skip to main content

DOE PAGESDOE PAGES

4 results for: All records
Author ORCID ID is 0000000171400667
Full Text and Citations
Filters
  1. Creating selective solar absorber systems using simple, stable structures capable of surviving high temperatures is essential for widespread adoption of efficient, high-temperature solar thermal technologies. In this study, semiconductor-metal tandem selective solar absorbers based on commercially available Si wafers are fabricated and measured at different high temperatures. High selectivity of the devices is obtained at temperature as high as 490 °C, and the structure is demonstrated to be mechanically and thermally stable even at slightly higher temperatures (up to 535 °C). Increased free carrier absorption and lattice absorption of Si are observed at elevated temperatures, which raise thermal re-radiation dramatically.more » In order to mitigate this effect, a thin Si film-based selective absorber has also been computationally designed and optimized, which is predicted to exhibit even higher thermal transfer efficiency (60–70%) at a wide range of solar concentrations (20–100 suns). In conclusion, the simple structure combined with the mechanical and thermal stability enables the low-cost Si substrate-based selective solar absorber to find wide applications in solar thermal energy conversion systems.« less
  2. As we approach a “Full Earth” of over ten billion people within the next century, unprecedented demands will be placed on food, energy and water (FEW) supplies. The grand challenge before us is to sustainably meet humanity’s FEW needs using scarcer resources. To overcome this challenge, we propose the utilization of the entire solar spectrum by redirecting solar photons to maximize FEW production from a given land area. We present novel solar spectrum unbundling FEW systems (SUFEWS), which can meet FEW needs locally while reducing the overall environmental impact of meeting these needs. The ability to meet FEW needs locallymore » is critical, as significant population growth is expected in less-developed areas of the world. As a result, the proposed system presents a solution to harness the same amount of solar products (crops, electricity, and purified water) that could otherwise require ~60% more land if SUFEWS were not used—a major step for Full Earth preparedness.« less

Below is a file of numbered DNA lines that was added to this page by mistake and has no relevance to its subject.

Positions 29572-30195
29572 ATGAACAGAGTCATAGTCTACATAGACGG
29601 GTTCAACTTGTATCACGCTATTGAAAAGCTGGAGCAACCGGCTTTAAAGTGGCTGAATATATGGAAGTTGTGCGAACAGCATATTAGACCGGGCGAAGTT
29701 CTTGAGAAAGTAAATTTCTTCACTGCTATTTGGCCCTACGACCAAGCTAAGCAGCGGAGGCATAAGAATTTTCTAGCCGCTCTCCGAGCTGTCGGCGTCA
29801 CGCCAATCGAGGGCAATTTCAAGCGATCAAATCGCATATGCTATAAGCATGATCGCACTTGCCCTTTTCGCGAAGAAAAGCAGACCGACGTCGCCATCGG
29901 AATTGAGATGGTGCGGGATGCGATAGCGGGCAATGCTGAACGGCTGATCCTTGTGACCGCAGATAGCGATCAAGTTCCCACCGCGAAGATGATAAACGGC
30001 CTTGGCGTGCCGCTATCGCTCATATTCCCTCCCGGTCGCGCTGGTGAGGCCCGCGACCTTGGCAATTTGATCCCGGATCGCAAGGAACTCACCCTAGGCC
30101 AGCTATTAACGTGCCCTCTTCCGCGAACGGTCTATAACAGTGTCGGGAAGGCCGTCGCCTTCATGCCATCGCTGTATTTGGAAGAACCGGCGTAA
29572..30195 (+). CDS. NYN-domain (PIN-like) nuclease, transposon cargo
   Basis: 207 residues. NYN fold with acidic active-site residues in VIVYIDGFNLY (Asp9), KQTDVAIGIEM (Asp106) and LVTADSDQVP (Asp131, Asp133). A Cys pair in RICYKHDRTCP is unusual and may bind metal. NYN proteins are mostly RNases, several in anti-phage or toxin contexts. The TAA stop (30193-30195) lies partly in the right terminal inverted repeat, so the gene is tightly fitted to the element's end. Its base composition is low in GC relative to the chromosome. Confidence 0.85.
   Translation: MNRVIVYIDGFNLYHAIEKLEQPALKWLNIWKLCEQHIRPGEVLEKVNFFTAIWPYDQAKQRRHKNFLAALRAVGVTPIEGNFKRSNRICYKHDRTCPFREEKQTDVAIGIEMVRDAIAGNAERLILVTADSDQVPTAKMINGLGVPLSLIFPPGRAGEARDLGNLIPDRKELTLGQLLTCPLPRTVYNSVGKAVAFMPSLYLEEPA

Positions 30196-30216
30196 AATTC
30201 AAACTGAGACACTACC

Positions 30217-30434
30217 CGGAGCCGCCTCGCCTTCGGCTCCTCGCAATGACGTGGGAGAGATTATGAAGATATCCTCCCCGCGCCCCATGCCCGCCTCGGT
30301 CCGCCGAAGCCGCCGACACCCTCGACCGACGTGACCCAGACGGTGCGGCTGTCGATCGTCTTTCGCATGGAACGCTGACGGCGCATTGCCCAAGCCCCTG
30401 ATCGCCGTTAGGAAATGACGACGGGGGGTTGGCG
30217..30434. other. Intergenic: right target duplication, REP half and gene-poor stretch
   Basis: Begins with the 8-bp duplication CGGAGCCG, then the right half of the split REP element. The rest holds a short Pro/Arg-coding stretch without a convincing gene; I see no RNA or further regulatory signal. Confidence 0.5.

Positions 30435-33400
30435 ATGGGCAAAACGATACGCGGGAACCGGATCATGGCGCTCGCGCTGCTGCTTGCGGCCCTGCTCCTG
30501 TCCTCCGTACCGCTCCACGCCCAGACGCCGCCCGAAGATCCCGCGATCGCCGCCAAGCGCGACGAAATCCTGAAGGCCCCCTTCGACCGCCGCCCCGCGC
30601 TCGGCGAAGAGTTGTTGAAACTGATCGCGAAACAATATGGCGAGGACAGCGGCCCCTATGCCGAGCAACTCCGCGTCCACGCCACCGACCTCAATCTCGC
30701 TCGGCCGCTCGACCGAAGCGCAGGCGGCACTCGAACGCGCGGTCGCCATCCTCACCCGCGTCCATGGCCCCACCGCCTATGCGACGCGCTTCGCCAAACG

3. Thermophotovoltaics (TPV) convert heat into electricity by capturing thermal radiation with a photovoltaic (PV) cell, ideally at efficiencies of 50% or more. However, excess heating of the PV cell from close proximity to the emitter substantially reduces the system efficiency. In this paper, we theoretically develop and numerically demonstrate an approach to fundamentally improving TPV systems that allow for a much greater separation of an emitter and a receiver. Thus, we solve the excess heating dilemma, required for achieving theoretically high efficiencies. It consists of a spherically graded index lens known as Maxwell's Fish-Eye (MFE) structure, capable of collimating hemisphericalmore » emission into a much narrower range of angles, close to the normal direction. To fully characterize the power radiation profile of the MFE, we perform finite-difference time-domain simulations for a quarter MFE and then map it onto a Gaussian beam approximation. The modeled beam properties are subsequently used to study a half MFE. In an optimized half MFE design, 90% of all thermal photons reach a receiver at a distance of 100 λ; by comparison, only 15.6% of a blackbody emitter reach a receiver in the same geometry. It is also shown that the emission achieved by a half MFE can lead to a photon recycling rate above 95% for below bandgap photons at an emitter-receiver separation of 100 λ. Finally, by applying a half MFE, the absolute TPV efficiency can be improved from 5.74% to 37.15%, which represents a significant step forward in realizing high-efficiency TPV systems.« less

"Cited by" information provided by Web of Science.

DOE PAGES offers free public access to the best available full-text version of DOE-affiliated accepted manuscripts or articles after an administrative interval of 12 months. The portal and search engine employ a hybrid model of both centralized and distributed content, with PAGES maintaining a permanent archive of all full text and metadata.